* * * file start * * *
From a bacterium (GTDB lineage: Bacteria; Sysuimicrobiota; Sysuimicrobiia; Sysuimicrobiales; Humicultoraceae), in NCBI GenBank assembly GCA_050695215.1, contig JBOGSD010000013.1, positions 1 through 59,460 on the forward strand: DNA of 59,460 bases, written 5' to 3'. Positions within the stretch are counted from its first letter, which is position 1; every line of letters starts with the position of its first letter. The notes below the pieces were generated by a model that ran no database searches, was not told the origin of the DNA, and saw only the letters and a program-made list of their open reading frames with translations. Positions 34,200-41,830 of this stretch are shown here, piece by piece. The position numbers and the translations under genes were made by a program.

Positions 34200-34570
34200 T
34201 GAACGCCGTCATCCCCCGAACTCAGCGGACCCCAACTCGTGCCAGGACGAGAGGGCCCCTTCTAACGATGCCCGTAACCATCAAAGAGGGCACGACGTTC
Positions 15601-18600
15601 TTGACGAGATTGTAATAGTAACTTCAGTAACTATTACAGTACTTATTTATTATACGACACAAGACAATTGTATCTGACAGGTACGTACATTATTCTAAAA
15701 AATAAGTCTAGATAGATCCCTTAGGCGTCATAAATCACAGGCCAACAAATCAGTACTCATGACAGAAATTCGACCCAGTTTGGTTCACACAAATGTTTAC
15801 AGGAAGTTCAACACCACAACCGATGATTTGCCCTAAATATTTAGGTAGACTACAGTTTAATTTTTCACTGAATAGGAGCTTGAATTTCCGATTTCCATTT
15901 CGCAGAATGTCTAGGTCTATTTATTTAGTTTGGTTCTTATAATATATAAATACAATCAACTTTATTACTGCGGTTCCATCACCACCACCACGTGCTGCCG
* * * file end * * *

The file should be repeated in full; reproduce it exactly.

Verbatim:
From a bacterium (GTDB lineage: Bacteria; Sysuimicrobiota; Sysuimicrobiia; Sysuimicrobiales; Humicultoraceae), in NCBI GenBank assembly GCA_050695215.1, contig JBOGSD010000013.1, positions 1 through 59,460 on the forward strand: DNA of 59,460 bases, written 5' to 3'. Positions within the stretch are counted from its first letter, which is position 1; every line of letters starts with the position of its first letter. The notes below the pieces were generated by a model that ran no database searches, was not told the origin of the DNA, and saw only the letters and a program-made list of their open reading frames with translations. Positions 34,200-41,830 of this stretch are shown here, piece by piece. The position numbers and the translations under genes were made by a program.

Positions 34200-34570
34200 T
34201 GAACGCCGTCATCCCCCGAACTCAGCGGACCCCAACTCGTGCCAGGACGAGAGGGCCCCTTCTAACGATGCCCGTAACCATCAAAGAGGGCACGACGTTC
Positions 15601-18600
15601 TTGACGAGATTGTAATAGTAACTTCAGTAACTATTACAGTACTTATTTATTATACGACACAAGACAATTGTATCTGACAGGTACGTACATTATTCTAAAA
15701 AATAAGTCTAGATAGATCCCTTAGGCGTCATAAATCACAGGCCAACAAATCAGTACTCATGACAGAAATTCGACCCAGTTTGGTTCACACAAATGTTTAC
15801 AGGAAGTTCAACACCACAACCGATGATTTGCCCTAAATATTTAGGTAGACTACAGTTTAATTTTTCACTGAATAGGAGCTTGAATTTCCGATTTCCATTT
15901 CGCAGAATGTCTAGGTCTATTTATTTAGTTTGGTTCTTATAATATATAAATACAATCAACTTTATTACTGCGGTTCCATCACCACCACCACGTGCTGCCG